ENHANCEMENT: Updated plugin admin pages with better links to documentation and support.
ENHANCEMENT: Updated plugin frontend pages checkout, billing, confirmation, and single invoice to remove most table based layouts.
ENHANCEMENT: Better error message if trying to checkout using an existing user’s email address.
ENHANCEMENT: Added the pmpro_report_levels filter to let users change levels and order of levels for the memberships.php report.
ENHANCEMENT: Updated video and copy for readme.txt.
ENHANCEMENT: Added user display name to Memberlist search query
ENHANCEMENT: Added Russian Ruble as a currency.
ENHANCEMENT: Changed the dated term “CVV” to “Security Code (CVC)” when shown on the frontend.
ENHANCEMENT: Added .doc and .docx to the mimetype class.
ENHANCEMENT: Added Portuguese language files. (Thanks, Secundino Correia)
ENHANCEMENT: Updated plugin admin pages with better links to documentation and support.
How you name your membership levels is one of the most important components for conversions on your membership on site.
Let’s spend some time thinking about membership level names. We’ll cover the classic membership site structures and provide examples for naming the membership levels or subscription options for each case. (And there’s even a nifty “level name” playground that tests your name within various plugin-generated phrases.)
Take a step back and evaluate your membership level names.
I work with thousands of membership sites and have seen a lack of clarity (and creativity) in this key area. The membership level name identifies what the member is receiving in exchange for their membership fee. In some cases, the name is a badge of pride for your members, turning them from the anonymous “visitor” to a member of the “in-crowd”.
Putting all of this touchy-feely stuff aside, the level name is also used in various default “phrases” within your membership site system. You need to make sure your level name “reads well” within these phrases. I’ve created a simple tool at the end of this article that provides a litmus test for your level names within the key system phrases in Paid Memberships Pro.
Mainly for non-profits with creative membership level tiers.
This flavor of membership site offers more (or fewer) features based on membership level. This is the structure of our own site here at Paid Memberships Pro. We offer a Free, Core and Plus level. I think the level names are OK, and they do imply a tier (Unlimited being the highest membership option available).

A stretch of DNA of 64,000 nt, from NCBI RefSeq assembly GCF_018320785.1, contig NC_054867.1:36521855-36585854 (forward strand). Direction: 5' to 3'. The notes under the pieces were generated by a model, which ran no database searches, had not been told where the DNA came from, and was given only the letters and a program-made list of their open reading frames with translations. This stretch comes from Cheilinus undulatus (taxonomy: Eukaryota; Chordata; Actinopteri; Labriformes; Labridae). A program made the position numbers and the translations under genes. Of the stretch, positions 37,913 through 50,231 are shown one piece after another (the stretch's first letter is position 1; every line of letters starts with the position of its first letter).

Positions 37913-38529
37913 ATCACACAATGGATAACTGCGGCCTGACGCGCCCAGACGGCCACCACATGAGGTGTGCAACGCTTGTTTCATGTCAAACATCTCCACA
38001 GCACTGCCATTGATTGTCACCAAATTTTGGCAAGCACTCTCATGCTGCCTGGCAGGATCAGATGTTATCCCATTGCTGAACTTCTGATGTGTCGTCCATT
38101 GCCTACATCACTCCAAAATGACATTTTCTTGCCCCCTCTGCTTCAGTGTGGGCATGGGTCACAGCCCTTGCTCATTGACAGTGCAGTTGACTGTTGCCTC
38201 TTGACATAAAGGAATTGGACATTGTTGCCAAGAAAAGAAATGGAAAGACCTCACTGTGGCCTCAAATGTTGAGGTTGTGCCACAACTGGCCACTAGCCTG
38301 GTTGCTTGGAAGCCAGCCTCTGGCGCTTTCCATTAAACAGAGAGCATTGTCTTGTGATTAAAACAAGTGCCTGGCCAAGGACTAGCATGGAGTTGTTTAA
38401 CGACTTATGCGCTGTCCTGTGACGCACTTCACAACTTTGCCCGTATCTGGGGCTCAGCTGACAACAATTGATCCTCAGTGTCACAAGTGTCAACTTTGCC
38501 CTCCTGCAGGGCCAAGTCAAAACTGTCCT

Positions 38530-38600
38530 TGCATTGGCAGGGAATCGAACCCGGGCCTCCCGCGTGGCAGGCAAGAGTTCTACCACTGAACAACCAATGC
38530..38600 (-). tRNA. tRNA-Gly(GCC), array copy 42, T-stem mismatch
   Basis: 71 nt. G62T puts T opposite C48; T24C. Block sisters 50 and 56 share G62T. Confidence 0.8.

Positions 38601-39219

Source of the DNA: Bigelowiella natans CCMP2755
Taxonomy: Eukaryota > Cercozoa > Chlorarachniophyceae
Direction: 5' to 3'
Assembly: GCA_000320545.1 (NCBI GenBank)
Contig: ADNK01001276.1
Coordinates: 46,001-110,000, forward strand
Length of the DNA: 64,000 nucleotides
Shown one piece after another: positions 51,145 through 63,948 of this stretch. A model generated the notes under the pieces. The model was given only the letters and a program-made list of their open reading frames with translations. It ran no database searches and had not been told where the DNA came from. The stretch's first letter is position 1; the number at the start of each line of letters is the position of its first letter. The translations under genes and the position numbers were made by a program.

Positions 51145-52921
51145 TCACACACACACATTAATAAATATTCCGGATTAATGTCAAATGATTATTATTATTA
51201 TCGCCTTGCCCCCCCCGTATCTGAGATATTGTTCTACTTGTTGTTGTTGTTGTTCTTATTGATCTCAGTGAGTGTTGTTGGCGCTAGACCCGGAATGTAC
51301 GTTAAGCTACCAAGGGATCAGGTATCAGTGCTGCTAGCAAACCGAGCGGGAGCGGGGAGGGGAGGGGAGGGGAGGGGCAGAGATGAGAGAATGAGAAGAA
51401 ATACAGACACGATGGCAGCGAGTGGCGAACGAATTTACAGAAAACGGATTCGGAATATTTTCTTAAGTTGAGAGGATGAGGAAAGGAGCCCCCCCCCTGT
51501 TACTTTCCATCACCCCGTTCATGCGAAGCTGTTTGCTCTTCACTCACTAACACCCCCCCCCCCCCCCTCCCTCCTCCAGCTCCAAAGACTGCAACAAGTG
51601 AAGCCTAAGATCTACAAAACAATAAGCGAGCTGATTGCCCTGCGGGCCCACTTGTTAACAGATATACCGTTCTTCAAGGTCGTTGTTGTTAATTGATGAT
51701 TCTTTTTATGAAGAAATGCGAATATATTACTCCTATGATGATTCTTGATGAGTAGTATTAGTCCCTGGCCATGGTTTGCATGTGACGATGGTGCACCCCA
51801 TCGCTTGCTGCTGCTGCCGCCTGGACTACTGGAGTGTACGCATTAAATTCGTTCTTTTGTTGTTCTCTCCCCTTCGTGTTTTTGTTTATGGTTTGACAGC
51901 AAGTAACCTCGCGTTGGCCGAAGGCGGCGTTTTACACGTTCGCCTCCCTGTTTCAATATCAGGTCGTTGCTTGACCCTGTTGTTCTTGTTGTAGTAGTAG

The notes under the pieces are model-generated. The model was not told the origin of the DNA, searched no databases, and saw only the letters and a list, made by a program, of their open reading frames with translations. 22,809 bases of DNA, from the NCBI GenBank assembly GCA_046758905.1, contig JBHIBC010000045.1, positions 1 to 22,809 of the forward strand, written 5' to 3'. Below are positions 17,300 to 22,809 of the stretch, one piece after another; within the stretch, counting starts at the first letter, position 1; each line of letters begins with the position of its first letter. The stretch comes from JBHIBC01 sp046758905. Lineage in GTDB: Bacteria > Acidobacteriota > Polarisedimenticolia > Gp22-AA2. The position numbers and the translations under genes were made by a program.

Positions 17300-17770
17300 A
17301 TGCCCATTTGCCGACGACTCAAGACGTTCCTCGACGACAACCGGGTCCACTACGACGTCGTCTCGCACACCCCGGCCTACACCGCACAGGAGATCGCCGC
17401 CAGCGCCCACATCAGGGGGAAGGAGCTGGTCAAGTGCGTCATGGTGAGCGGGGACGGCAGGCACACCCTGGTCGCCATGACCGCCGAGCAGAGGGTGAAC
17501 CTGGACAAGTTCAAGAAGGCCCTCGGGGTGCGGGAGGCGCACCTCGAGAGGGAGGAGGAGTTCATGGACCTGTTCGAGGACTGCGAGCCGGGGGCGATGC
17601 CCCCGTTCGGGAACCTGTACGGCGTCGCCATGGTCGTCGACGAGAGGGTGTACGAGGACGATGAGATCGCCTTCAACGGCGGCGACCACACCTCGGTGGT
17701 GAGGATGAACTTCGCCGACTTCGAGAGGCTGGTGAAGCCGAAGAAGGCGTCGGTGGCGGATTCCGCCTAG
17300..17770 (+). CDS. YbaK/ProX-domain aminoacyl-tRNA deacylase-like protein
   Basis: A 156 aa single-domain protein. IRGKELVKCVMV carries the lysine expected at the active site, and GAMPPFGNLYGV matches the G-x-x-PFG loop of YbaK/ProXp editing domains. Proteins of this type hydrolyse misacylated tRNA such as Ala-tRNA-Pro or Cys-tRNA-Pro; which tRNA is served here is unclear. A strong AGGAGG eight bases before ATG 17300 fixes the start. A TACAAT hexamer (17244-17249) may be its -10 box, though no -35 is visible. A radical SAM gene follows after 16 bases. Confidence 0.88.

Here are some level name ideas based on the “tier”
Mama Bear (just right!)
Price/Payment Term Structured Levels
Use this level naming structure when all membership levels offer the same package of features, but vary based on price or term. First, try to think of something clever based on your specific name, brand or site topic.
If your membership site was a sports team, what would you call your fans?
You can give membership an overall brand, such as “Trekkies”, “Bronies”, or “Cheeseheads”. Then use your level names to clarify the price or payment term.
You may still have an idea of “tier” in this structure, such as a Foodie Box site that offers 3 Month, 6 Month, and Annual subscriptions, with the option to “add on” a dessert box. For this case, I’d suggest reading through my post on price-adjusting Register Helper fields to have a selection at checkout modify the level price. Easy as pie.
Here are some level name ideas based on the price/term
* Note that not all integrated gateways offer “daily” subscriptions.
Content Vertical/Category-specific Levels
In this type of membership site, the membership levels differ not by features, but by type of content or “vertical”. This is common in a stock or investing site, nationwide membership chapters site, or an online dating site where identifying the member’s “interest” is handled via the membership level selected.
Here are some level name ideas based on the content vertical
Stock/Investing Sites: Technology Sector, Gas and Oil, Retail, Pharmaceuticals
Member Chapter Sites: Country Name, State Name, County Name